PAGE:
ADB to help fight bad loans
Asian Development Bank is poised to provide financial support to the government to form a public asset management company (PAMC) with a view to arresting the upward trend of defaulted loans.
A PAMC purchases non-performing loans (NPLs) from banks and sells them off to individuals or corporate entities. The company will take the NPLs off banks’ hands in exchange for special bonds that would have certain maturity, enabling lenders to keep provision for bad loans.
“We will be happy to provide financial support along with the existing technical cooperation if the agency receives proposal from the government,” said Manmohan Parkash, country director of the Manila-based development lender, yesterday.
Asset management companies (AMCs) played a critical role in bringing down non-performing loans (NPLs) in different countries, especially the nations that faced the Asian financial crisis between 1997 and 1999, he said at the opening session of a two-day conference.
The ADB organised the conference styled “Resolving Nonperforming Loans Puzzle: Learning from International Experiences” at the Le Méridien hotel in Dhaka.
Bangladesh has been maintaining a robust growth in recent years, but the high NPL is a major challenge for the economy, Parkash said.
The outcome from the ongoing conference will help reduce the NPLs and the ADB is fully committed to ensuring a sustainable Bangladesh, he said while delivering his opening remarks.
NPLs in the banking sector stood at Tk 112,425 crore as of June this year, up 20 percent from six months ago.
Speaking at the concluding ceremony, Md Ashadul Islam, senior secretary of the financial institutions division, said the government is very positive about forming a PAMC.
The government is mulling over taking different initiatives, including legal reforms of major pertinent laws and creating a PAMC as an alternative NPL resolution mechanism, said Mohammad Ashfaqur Rahman, a joint director of the Bangladesh Bank, in the opening session.
He presented a paper on “NPL Resolution Mechanism and AMC: Bangladesh Scenario” at the conference. A feasibility study aimed at establishing the PAMC has already been conducted by the central bank, he said.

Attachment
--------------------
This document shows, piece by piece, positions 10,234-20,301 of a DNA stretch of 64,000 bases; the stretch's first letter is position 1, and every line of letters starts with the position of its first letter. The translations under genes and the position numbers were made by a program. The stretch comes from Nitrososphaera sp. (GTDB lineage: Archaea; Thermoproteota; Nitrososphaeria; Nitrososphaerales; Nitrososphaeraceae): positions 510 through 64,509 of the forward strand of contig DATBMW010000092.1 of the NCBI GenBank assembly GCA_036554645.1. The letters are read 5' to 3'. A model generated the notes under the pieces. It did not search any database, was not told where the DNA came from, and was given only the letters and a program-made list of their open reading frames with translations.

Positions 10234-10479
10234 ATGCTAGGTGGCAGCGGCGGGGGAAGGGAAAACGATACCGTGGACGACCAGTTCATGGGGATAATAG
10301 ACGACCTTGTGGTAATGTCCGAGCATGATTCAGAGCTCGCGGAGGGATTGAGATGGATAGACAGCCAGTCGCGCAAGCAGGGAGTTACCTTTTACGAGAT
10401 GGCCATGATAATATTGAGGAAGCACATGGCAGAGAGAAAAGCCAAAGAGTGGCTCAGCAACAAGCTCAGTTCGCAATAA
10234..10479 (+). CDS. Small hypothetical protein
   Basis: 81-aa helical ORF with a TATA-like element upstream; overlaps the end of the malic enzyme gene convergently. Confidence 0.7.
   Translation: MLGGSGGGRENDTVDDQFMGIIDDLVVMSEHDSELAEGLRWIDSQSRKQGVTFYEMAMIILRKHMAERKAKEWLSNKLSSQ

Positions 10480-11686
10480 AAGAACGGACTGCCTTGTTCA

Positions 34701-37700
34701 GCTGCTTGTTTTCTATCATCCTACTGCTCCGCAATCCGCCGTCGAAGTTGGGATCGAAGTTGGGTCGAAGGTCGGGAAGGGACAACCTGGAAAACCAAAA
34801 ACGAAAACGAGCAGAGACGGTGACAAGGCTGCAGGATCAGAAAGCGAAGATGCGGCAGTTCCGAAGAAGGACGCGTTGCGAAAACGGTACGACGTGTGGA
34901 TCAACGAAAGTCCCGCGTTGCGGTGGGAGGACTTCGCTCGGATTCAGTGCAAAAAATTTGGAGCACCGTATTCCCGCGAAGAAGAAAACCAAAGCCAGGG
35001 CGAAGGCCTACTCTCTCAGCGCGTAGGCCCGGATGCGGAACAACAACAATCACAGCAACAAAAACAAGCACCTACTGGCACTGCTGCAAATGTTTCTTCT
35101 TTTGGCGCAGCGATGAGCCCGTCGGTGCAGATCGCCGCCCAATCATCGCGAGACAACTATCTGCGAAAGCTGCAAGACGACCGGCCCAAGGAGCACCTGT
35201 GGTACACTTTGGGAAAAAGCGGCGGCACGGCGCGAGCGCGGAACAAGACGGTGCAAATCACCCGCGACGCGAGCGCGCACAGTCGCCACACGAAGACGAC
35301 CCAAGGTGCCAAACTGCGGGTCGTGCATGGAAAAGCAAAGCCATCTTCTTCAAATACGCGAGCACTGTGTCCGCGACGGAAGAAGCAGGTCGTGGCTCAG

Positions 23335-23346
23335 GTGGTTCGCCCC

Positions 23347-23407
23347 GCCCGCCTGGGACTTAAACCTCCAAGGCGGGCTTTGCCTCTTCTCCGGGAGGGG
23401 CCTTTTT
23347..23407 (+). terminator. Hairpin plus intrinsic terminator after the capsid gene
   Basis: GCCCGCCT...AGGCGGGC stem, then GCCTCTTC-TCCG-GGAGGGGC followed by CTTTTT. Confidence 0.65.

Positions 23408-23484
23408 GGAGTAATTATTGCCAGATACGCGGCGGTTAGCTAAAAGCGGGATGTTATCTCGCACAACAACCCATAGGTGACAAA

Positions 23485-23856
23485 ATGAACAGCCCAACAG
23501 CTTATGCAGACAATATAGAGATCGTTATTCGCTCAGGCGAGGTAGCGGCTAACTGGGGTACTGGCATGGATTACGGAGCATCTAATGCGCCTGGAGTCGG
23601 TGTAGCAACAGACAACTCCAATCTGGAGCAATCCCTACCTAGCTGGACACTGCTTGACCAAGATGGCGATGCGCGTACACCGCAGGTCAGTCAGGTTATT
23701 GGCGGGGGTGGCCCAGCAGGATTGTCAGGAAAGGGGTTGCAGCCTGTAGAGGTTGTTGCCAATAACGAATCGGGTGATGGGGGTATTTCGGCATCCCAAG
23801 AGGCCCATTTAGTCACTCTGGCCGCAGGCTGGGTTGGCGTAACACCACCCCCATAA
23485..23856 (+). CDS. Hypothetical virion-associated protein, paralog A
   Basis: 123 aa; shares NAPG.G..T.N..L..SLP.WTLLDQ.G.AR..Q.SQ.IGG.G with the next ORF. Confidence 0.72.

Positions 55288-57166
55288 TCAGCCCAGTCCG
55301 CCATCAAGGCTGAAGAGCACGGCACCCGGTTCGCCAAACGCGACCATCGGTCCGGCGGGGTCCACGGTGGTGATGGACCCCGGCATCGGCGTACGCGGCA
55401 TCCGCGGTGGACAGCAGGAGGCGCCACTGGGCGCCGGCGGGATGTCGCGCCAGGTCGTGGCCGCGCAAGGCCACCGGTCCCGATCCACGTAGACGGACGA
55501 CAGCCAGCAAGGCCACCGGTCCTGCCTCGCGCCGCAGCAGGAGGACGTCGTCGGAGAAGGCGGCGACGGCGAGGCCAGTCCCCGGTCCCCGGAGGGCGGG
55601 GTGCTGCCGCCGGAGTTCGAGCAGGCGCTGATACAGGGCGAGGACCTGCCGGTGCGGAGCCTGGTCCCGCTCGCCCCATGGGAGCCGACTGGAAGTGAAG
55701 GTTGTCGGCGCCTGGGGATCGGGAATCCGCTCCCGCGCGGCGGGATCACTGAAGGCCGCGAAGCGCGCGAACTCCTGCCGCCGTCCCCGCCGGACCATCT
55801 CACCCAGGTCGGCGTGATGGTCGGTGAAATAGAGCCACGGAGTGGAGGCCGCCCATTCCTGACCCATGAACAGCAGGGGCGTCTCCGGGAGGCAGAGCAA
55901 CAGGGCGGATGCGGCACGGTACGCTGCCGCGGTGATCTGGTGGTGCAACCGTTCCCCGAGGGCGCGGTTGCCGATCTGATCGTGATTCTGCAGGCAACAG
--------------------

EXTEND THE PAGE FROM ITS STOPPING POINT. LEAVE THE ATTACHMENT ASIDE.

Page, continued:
A joint committee comprising officials from the finance ministry and the central bank has been formed. The committee, headed by Md Shukur Ali, a joint secretary to the financial institutions division, has revisited the feasibility report and is working on the legal, institutional and operational framework of the proposed PAMC.
The central bank started working on a PAMC at the beginning of 2019 when it carried out an extensive analysis of seven Southeast Asian countries on how they had brought down their large amounts of NPLs after the Asian financial crisis.
In order to make vibrant the PAMC, a secondary market for NPLs will be needed, where people would be allowed to buy and sell default loans. A special AMC act will be needed to function properly, said Rahman.
Junkyu Lee, chief of the financial sector at the ADB, while presenting a keynote paper on NPL resolution mechanisms, said an increase in NPLs leads to a reduction in credit supply and a rise in unemployment and slowdown in overall economic activity.
NPL shocks from one country can cross into other countries through micro financial linkage, he said.
Referring to the Asian financial crisis, he said not only the AMCs were useful in resolving NPLs of the banking sector in the crisis-hit nations, the legal and regulatory environment created to facilitate operations of these companies aided in fostering NPL markets that did not exist before the crisis.
Nine Asian countries – China, Indonesia, Japan, Kazakhstan, Malaysia, the Philippines, South Korea, Thailand, and Vietnam – pulled off tremendous success in bringing down their NPLs by creating PAMCs.
The role of AMCs and NPL trading platforms should be considered to develop NPL markets, Lee said.
Arijit Chowdhury, additional secretary to the financial institutions division, said the government is working on various legal reforms to tackle defaulted loans.
“Reducing NPLs is not an easy task. It is complicated. The conference will help explore new models to arrest the NPLs,” said SM Moniruzzaman, deputy governor of the central bank.